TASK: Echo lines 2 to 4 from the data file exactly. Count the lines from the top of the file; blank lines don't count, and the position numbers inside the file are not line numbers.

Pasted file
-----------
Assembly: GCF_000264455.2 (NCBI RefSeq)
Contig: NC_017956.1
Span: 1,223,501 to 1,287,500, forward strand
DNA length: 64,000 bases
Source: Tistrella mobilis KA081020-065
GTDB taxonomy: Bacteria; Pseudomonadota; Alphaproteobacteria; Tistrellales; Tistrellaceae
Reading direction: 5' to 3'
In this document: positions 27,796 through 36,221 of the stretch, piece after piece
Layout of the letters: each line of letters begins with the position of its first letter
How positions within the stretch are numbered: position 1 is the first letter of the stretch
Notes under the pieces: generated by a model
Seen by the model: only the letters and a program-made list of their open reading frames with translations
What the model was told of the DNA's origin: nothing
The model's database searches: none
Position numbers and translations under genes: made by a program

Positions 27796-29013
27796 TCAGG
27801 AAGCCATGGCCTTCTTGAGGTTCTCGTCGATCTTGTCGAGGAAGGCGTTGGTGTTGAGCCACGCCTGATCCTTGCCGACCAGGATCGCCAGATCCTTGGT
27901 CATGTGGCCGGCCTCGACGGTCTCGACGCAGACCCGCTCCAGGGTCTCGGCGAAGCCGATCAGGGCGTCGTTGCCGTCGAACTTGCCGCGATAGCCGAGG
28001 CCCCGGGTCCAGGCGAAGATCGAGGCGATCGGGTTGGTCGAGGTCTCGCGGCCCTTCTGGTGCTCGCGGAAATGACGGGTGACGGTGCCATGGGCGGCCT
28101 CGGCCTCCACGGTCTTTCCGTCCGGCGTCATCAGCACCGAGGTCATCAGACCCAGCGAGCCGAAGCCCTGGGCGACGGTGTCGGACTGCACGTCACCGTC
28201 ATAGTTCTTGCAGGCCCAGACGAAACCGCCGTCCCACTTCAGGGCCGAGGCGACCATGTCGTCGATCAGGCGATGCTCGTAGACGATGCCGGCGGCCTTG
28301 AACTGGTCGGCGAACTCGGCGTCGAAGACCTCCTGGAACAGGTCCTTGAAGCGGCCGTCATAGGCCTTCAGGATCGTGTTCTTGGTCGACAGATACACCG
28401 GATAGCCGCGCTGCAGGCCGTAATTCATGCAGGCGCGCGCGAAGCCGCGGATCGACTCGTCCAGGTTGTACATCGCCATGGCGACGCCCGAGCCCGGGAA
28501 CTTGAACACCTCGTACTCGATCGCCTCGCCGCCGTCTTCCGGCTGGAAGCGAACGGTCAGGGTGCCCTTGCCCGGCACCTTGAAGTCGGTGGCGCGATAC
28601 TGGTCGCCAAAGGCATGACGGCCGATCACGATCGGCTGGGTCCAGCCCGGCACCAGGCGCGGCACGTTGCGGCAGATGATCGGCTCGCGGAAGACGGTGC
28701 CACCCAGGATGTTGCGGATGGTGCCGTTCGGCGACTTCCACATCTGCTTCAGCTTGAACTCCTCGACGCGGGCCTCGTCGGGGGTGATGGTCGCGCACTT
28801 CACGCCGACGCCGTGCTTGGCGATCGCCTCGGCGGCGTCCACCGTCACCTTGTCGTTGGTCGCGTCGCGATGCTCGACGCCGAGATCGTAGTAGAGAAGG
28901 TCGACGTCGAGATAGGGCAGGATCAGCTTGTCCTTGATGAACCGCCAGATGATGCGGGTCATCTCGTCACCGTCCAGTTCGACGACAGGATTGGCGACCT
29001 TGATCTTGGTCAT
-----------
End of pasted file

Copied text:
Contig: NC_017956.1
Span: 1,223,501 to 1,287,500, forward strand
DNA length: 64,000 bases